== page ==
How do my kids know about brands and products I've never bought?
It seems as though kids absorb advertising through the atmosphere, but it's actually more calculated than that. Companies spend about $17 billion per year marketing to kids, and they make use of every available space -- from television to the Internet to clothing to food to books -- to establish a bond between consumers and products.
Sure, you can attribute some brand awareness to your kids' friends, other families, and relatives. But rest assured that the long arm of marketing never rests in its efforts to reach your kids. You may never buy My Little Pony dolls, let your kids drink Coke, or watch Sponge Bob SquarePants. But just look at some of the ways advertisers get these products in front of your kids' eyes:
Sheer volume. Kids age 2 to 11 see about 25,600 TV ads per year -- and that number doesn't account for advertising online, in print, or elsewhere. Repetition of ads also is highly effective at grabbing attention.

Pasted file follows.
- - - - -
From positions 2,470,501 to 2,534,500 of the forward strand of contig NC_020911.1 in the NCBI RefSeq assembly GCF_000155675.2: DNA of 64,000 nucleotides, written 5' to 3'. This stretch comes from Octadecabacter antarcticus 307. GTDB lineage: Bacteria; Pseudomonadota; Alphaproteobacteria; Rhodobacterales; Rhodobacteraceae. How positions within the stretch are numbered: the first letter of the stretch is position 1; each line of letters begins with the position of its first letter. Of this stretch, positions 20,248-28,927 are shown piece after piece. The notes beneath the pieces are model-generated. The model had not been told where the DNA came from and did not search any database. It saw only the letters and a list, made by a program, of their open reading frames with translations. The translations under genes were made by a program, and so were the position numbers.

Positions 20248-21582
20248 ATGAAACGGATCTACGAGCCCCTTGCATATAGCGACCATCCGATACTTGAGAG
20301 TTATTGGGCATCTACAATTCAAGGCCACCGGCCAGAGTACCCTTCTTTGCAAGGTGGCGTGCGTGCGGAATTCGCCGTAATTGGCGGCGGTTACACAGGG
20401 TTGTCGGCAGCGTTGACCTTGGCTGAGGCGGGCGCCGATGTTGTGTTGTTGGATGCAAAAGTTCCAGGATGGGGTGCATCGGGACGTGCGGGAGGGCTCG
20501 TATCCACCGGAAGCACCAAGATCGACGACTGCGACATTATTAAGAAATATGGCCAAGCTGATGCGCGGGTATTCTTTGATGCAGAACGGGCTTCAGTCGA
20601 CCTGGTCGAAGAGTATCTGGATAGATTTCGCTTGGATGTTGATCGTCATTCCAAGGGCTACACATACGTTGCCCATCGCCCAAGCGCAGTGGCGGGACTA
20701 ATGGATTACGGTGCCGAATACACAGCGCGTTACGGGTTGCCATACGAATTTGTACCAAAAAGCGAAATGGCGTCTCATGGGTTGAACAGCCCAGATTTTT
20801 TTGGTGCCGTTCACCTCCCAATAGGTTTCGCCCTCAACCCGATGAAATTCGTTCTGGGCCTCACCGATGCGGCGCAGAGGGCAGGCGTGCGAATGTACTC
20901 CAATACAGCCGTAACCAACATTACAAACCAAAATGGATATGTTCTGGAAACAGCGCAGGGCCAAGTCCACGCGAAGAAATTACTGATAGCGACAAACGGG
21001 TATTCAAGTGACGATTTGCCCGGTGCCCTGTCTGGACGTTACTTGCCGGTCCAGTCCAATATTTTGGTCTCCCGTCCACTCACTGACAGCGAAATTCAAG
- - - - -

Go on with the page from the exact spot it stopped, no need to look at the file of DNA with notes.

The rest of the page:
Product placement. The glasses of Coke placed in front of the judges on American Idol are the perfect example. In 2008, Coca-Cola accounted for 15 percent of all product placements that occurred on television and 70 percent of all placements viewed by children.
Branded accessories. Characters from movies, TV shows, games, and popular toys are emblazoned on all kinds of products, including backpacks, bed sheets, sneakers, and sippy cups.
Books. Brands license characters, products, and toys from TV shows, movies, and games to publishers.
Marketing in schools. Marketing extends even to schools. In fact, most kids get exposed to food and beverage marketing at school.
Food marketing. Lego Eggo Waffles, Sponge Bob SquarePants-shaped Kraft Macaroni and Cheese, and even the Pillsbury Dough Boy all are designed to get kids' attention.